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Acute Otitis Media Update

Acute Otitis Media Update

Acute Otitis Media Update

Sarah Scarpace Lucas, PharmD, BCPS, FCSHP
Sarah Scarpace Lucas, PharmD, BCPS, FCSHP
on behalf of University of Texas at Austin College of Pharmacy

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Review:

Launch date: 09 Mar 2017
Expiry Date:

Last updated: 13 Mar 2017

Reference: 170985

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This course is only available to trainees days after purchase. It would need to be repurchased by the trainee if not completed in the allotted time period. This course is no longer available. You will need to repurchase if you wish to take the course again.

Description

Acute otitis media (AOM), characterized by the rapid onset of symptoms such as ear pain and fever, is one of the most common childhood infections. It is the leading reason for both doctor office visits (aside from well child visits) and antibiotic prescriptions for children. An estimated 60% to 80% of infants have at least 1 episode of AOM by 12 months of age, and up to 90% have had an episode by 2 to 3 years of age. Most cases occur between the ages of 6 months and 24 months. Infants with AOM during the first 6 months of life are more likely to have frequent episodes during the next few years. In recent decades, there has been a decrease in doctor office visits for AOM. The reasons for this decline are not clear, but may include the introduction of new PCV pneumococcal vaccines, more widespread influenza vaccination (see Prevention Through Immunization, below) and public education about unnecessary antibiotic use, resulting in fewer visits for mild ear infections. More healthcare providers may also be following the “watchful waiting” recommendations that were advocated in the 2004 American Academy of Pediatrics and American Academy of Family Physicians (AAP/AAFP) otitis media guideline. In 2013, the American Academy of Pediatrics (AAP) released a new guideline for the diagnosis and management of AOM in children 6 months through 12 years of age. The new guideline focuses on more stringent, objective criteria for AOM diagnosis. Observation rather than antibiotic initiation in selected cases continues to be emphasized in the 2013 guideline, including in selected children younger than 2 years old. The appropriate choice of antibiotic, based on the changing microbiology of AOM, is also emphasized. This issue reviews key points in the new guideline, along with the basic pathophysiology, risk factors, and prevention of AOM. Community providers have an important role in educating parents and caregivers about the best management strategies for AOM, including the avoidance of unnecessary antibiotic use. Format This CE activity is a monograph (PDF file).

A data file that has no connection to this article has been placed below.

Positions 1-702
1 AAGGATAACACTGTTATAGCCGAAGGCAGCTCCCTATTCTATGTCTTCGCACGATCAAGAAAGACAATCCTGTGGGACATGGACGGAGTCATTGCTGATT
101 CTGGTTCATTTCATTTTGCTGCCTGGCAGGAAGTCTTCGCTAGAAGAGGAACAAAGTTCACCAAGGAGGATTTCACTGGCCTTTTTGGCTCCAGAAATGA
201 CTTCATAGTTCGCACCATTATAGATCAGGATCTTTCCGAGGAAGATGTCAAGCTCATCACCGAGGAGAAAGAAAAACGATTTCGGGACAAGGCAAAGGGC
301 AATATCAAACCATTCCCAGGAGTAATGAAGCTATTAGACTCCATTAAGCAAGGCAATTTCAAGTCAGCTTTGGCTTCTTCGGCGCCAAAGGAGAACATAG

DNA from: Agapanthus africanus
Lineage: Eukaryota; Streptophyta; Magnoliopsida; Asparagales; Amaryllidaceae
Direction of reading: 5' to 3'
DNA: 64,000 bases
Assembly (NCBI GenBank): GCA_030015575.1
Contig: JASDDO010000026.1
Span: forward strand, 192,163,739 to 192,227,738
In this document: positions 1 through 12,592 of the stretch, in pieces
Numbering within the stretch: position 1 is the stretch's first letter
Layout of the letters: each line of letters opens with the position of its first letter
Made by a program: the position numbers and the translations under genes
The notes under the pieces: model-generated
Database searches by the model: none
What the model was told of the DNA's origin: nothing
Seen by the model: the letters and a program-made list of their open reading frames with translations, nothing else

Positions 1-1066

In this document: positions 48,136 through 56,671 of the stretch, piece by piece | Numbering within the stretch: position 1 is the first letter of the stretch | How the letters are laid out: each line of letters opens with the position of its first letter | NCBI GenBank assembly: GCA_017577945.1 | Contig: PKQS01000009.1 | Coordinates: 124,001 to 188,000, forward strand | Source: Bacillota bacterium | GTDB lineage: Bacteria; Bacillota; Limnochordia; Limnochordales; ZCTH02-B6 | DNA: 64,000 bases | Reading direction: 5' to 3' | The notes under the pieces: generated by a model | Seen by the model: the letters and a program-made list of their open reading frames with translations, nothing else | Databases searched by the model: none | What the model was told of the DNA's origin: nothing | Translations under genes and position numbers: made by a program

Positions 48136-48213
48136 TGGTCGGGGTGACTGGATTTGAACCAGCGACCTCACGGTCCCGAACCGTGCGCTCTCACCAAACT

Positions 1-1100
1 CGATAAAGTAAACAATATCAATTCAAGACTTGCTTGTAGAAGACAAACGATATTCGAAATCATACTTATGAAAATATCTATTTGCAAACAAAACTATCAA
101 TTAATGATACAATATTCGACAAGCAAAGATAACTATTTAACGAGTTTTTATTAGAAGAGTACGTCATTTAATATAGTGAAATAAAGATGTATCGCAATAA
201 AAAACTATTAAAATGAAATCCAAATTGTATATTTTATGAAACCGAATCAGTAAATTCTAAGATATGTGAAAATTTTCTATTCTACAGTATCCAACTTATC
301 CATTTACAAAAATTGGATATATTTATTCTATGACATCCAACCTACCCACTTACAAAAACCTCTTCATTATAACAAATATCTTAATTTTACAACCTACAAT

Objectives

Objectives
Describe the signs and symptoms of acute otitis media (AOM), and state the current criteria for diagnosing AOM. Identify at least 5 modifiable risk factors for AOM. Counsel parents about vaccinations that may help prevent AOM. List the 3 major bacterial species that cause AOM and describe their patterns of antibiotic susceptibility. Counsel parents about pain medication for AOM. Review current recommendations for antibiotic use versus observation, and for 1st- and 2nd-line antibiotic choices. Discuss common adverse effects of amoxicillin.
Sarah Scarpace Lucas, PharmD, BCPS, FCSHP

Author Information Play Video Bio

Sarah Scarpace Lucas, PharmD, BCPS, FCSHP
on behalf of University of Texas at Austin College of Pharmacy

Dr. Sarah Scarpace Lucas is a Health Sciences Associate Clinical Professor of Pharmacy and Clinical Pharmacist with the Department of Clinical Pharmacy, School of Pharmacy, at the University of California in San Francisco. She practices at the UCSF Benioff Children's Hospital where she precepts students and residents and specializes in the care of pediatric patients.

Current Accreditations

This course has been certified by or provided by the following Certified Organization/s:

  • Accreditation Council for Pharmacy Education (ACPE)
  • 1.50 Hours -
    Reference: 0428-0000-14-005-H01-P

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